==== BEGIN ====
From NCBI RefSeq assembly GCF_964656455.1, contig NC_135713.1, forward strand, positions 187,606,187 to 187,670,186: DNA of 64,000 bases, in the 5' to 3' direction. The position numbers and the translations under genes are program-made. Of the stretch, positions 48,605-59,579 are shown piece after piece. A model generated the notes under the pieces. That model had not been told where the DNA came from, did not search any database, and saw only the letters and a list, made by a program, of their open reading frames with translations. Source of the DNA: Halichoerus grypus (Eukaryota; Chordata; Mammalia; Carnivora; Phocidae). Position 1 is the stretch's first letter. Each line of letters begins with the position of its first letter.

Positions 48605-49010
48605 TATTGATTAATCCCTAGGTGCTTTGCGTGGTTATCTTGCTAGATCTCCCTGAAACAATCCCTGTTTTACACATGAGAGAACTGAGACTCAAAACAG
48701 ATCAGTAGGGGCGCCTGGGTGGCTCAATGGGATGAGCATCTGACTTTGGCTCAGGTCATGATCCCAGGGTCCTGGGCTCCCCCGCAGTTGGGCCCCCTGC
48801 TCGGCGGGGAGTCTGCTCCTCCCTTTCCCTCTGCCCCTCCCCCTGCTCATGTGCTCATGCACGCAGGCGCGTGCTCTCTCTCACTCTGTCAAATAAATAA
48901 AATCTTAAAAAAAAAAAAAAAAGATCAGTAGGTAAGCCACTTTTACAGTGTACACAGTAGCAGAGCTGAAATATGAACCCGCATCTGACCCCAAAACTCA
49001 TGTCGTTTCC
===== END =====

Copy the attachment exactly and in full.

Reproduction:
From NCBI RefSeq assembly GCF_964656455.1, contig NC_135713.1, forward strand, positions 187,606,187 to 187,670,186: DNA of 64,000 bases, in the 5' to 3' direction. The position numbers and the translations under genes are program-made. Of the stretch, positions 48,605-59,579 are shown piece after piece. A model generated the notes under the pieces. That model had not been told where the DNA came from, did not search any database, and saw only the letters and a list, made by a program, of their open reading frames with translations. Source of the DNA: Halichoerus grypus (Eukaryota; Chordata; Mammalia; Carnivora; Phocidae). Position 1 is the stretch's first letter. Each line of letters begins with the position of its first letter.

Positions 48605-49010
48605 TATTGATTAATCCCTAGGTGCTTTGCGTGGTTATCTTGCTAGATCTCCCTGAAACAATCCCTGTTTTACACATGAGAGAACTGAGACTCAAAACAG
48701 ATCAGTAGGGGCGCCTGGGTGGCTCAATGGGATGAGCATCTGACTTTGGCTCAGGTCATGATCCCAGGGTCCTGGGCTCCCCCGCAGTTGGGCCCCCTGC
48801 TCGGCGGGGAGTCTGCTCCTCCCTTTCCCTCTGCCCCTCCCCCTGCTCATGTGCTCATGCACGCAGGCGCGTGCTCTCTCTCACTCTGTCAAATAAATAA
48901 AATCTTAAAAAAAAAAAAAAAAGATCAGTAGGTAAGCCACTTTTACAGTGTACACAGTAGCAGAGCTGAAATATGAACCCGCATCTGACCCCAAAACTCA
49001 TGTCGTTTCC